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Spokane Bridge

East of Spokane, this was a boom town in the early 1860s thanks to mining. In 1862 A.C. Kendall built a cabin and established a trading post here; two years later a bridge was constructed, and in 1867 a post office was established. Mail carriers on horseback followed the Mullan Road through the settlement on their way to the mines of the Coeur d’Alene and the Bitterroot mountains. The murder of Kendall in 1875 by one Joe Leonard was gossiped about by old timers. Leonard escaped, only to be slain in 1877, while serving as a scout for the United States Army during the Nez Perce Indian War. By1941, only a store, railway station, and a few scattered houses were left of the town. Today, the community of Spokane Bridge no longer exists, with North Spokane Bridge Road, located off Exit 299 of Interstate 90, the only vestige remaining.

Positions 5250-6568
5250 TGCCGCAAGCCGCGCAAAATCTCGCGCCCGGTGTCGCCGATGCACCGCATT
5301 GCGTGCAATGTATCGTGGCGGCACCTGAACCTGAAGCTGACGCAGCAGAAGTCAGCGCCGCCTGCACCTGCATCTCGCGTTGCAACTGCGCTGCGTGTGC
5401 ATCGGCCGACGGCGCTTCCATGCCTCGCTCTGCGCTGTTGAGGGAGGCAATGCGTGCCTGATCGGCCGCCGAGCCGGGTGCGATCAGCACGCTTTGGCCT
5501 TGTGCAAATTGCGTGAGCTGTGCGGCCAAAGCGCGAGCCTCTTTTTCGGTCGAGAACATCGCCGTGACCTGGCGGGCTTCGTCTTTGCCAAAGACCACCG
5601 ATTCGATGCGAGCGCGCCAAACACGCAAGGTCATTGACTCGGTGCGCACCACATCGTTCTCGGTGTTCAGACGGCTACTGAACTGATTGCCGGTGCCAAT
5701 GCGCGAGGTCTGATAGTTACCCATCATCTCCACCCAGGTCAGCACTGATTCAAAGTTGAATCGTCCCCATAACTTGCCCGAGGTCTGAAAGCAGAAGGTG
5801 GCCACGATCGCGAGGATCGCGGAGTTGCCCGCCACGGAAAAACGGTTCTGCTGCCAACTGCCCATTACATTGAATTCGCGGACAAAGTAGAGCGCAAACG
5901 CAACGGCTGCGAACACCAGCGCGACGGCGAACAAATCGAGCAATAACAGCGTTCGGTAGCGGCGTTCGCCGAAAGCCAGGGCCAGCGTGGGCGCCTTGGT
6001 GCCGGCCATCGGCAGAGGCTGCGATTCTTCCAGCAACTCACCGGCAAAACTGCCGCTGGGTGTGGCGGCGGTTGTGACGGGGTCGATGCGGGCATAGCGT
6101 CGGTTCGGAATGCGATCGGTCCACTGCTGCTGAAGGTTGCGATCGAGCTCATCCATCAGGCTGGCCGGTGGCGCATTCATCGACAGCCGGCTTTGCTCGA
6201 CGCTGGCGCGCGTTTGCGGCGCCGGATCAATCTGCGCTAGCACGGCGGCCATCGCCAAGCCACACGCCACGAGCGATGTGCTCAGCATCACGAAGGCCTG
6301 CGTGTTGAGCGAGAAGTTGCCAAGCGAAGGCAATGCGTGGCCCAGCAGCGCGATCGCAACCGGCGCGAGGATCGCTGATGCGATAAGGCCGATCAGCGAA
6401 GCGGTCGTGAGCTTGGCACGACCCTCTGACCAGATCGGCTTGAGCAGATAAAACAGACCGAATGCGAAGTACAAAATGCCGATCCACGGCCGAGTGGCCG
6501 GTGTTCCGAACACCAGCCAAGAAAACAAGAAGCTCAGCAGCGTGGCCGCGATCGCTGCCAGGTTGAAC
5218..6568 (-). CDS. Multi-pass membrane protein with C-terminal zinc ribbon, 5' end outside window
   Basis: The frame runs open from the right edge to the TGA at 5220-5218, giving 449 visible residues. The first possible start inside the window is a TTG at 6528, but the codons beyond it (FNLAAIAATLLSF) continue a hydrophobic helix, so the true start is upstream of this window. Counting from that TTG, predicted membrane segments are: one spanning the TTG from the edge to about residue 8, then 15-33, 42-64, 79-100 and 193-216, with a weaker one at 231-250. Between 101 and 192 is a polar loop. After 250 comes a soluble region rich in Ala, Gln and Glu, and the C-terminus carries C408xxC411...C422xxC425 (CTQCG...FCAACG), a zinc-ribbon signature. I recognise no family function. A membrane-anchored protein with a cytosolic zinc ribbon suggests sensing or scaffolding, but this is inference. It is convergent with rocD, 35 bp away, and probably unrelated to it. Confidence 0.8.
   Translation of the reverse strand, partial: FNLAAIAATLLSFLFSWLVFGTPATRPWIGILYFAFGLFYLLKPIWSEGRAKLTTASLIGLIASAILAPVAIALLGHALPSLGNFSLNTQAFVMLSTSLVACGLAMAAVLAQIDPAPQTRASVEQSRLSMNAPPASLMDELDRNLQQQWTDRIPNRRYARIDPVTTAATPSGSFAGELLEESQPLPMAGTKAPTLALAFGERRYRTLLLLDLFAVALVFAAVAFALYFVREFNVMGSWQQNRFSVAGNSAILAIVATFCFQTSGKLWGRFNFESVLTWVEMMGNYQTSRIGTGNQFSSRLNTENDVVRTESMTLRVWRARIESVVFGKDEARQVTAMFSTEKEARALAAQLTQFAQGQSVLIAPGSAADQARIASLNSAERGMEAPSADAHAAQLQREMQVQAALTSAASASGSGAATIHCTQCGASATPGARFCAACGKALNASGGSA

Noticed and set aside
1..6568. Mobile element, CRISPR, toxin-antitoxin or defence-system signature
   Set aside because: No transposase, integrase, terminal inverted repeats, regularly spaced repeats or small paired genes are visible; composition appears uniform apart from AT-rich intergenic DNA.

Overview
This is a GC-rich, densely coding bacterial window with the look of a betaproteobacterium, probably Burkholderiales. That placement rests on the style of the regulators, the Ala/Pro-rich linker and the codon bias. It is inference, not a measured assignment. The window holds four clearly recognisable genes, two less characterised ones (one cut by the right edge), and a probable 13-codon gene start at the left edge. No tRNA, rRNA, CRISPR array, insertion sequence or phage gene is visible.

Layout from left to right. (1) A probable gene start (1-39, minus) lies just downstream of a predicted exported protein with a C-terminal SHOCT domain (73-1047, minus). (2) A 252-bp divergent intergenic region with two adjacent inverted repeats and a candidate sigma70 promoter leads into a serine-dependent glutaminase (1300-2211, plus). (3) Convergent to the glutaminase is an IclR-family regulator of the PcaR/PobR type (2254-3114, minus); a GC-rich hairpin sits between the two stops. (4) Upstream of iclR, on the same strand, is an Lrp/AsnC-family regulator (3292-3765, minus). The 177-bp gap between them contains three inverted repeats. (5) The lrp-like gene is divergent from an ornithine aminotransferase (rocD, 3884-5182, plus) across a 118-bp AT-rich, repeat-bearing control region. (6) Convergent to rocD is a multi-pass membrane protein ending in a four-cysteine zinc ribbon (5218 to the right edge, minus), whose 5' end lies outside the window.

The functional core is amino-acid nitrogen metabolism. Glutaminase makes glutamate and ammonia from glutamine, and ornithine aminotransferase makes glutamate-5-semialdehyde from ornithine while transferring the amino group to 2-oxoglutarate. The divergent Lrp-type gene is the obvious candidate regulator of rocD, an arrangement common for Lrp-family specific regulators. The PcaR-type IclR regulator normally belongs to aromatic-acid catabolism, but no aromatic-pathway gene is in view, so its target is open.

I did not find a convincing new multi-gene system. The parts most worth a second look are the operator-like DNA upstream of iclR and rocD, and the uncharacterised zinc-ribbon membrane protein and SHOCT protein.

Ca. 1940 view of the Spokane River Bridge and valley.

Source: General Subjects Photograph Collection, 1845-2005, Washington State Archives

Historic view of the Spokane River Bridge stone entrance marker.

Source: Washington State Archives